Figure 3

Section of excavation at Monck's Cave, South Island, New Zealand, 1998, showing provenience of marine shell samples that were radiocarbon-dated: ovals, shell midden; dark shading, sand; light shading and triangles, laminated cave sediments; cross-hatching, rock. The cave interior (excavation units G13, G14, and L14) comprised two deposits: (i) an in situ remnant that yielded shell and bone (bird, fish, seal, Pacific rat, and one worked fragment of moa bone) in a cleft between two rocks in G14 and in L14; and (ii) two layers interspersed between earlier and later, washed-in, laminated microstrata (black layers in G13, clearly derived from the cultural deposit in G14). Dating samples were submitted from three arbitrary levels in G14 and from both black layers in G13 to test whether more than one occupation was indicated. The results show that the cave was occupied only once, and probably briefly. The cave exterior (excavation units K39 and I45) comprised a single, nonstratified, marine shell midden layer (not necessarily contiguous between these units). K39 is ∼350 mm of shell midden overlying clean sand. K39 was excavated in arbitrary 50-mm levels; the top, middle, and bottom levels were dated. I45 is a fire-scoop feature with marine shell associated, 200 to 400 mm below the surface. A natural shell lens, at 500 to 550 mm, returned an age of 2410 ± 50 years before the present (Wk 6775) (Wk, lab number from the Waikato University Radiocarbon Laboratory). The cave was sealed by a landslide, almost certainly at the time of occupation; later dates for the cave's exterior may reflect the earlier abandonment of the cave itself.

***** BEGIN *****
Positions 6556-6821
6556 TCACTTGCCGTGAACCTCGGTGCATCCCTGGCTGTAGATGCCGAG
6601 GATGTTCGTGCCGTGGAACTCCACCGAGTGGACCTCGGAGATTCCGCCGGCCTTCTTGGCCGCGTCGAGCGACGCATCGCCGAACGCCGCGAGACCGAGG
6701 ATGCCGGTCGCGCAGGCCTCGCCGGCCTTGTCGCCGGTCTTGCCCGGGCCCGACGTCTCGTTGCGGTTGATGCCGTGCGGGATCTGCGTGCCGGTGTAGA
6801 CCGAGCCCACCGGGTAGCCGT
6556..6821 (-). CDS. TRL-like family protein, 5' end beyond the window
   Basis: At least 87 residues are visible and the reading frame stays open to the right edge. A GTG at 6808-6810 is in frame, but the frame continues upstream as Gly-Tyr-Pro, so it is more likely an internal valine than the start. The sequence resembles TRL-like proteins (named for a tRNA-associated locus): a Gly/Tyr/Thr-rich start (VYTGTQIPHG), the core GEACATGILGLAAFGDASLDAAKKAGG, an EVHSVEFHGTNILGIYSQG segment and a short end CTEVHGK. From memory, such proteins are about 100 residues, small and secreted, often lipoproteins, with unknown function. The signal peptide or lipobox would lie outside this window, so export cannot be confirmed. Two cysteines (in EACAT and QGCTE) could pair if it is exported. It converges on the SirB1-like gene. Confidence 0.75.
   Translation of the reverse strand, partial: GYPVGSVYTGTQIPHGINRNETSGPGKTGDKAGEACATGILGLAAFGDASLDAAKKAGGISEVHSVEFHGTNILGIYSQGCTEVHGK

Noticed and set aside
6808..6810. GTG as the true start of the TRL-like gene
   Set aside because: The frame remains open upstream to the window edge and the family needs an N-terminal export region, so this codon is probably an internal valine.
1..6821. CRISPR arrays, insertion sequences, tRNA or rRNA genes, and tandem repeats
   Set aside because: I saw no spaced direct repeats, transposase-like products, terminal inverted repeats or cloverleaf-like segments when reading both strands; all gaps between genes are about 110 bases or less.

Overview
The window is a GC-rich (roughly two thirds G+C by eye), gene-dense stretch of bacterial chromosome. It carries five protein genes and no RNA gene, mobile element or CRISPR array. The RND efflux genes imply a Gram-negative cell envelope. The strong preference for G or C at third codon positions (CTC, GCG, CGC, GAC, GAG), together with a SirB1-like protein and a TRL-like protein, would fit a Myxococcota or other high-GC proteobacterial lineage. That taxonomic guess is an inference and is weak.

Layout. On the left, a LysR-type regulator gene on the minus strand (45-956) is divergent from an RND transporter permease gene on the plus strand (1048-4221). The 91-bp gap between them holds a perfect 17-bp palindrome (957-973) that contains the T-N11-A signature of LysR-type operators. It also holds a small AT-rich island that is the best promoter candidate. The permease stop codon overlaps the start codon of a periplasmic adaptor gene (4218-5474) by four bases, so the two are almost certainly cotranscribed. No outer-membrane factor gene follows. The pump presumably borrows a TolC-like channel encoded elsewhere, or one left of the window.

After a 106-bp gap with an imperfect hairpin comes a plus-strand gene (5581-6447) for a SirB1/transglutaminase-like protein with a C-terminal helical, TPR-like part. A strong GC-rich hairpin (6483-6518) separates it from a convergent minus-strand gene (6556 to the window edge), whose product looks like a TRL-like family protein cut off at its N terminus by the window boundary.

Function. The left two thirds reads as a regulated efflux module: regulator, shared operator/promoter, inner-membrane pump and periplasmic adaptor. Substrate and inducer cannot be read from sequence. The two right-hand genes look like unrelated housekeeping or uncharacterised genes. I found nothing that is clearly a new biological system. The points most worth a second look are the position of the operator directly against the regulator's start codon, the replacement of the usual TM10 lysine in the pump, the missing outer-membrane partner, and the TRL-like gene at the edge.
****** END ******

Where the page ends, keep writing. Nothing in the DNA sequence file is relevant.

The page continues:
Figure 4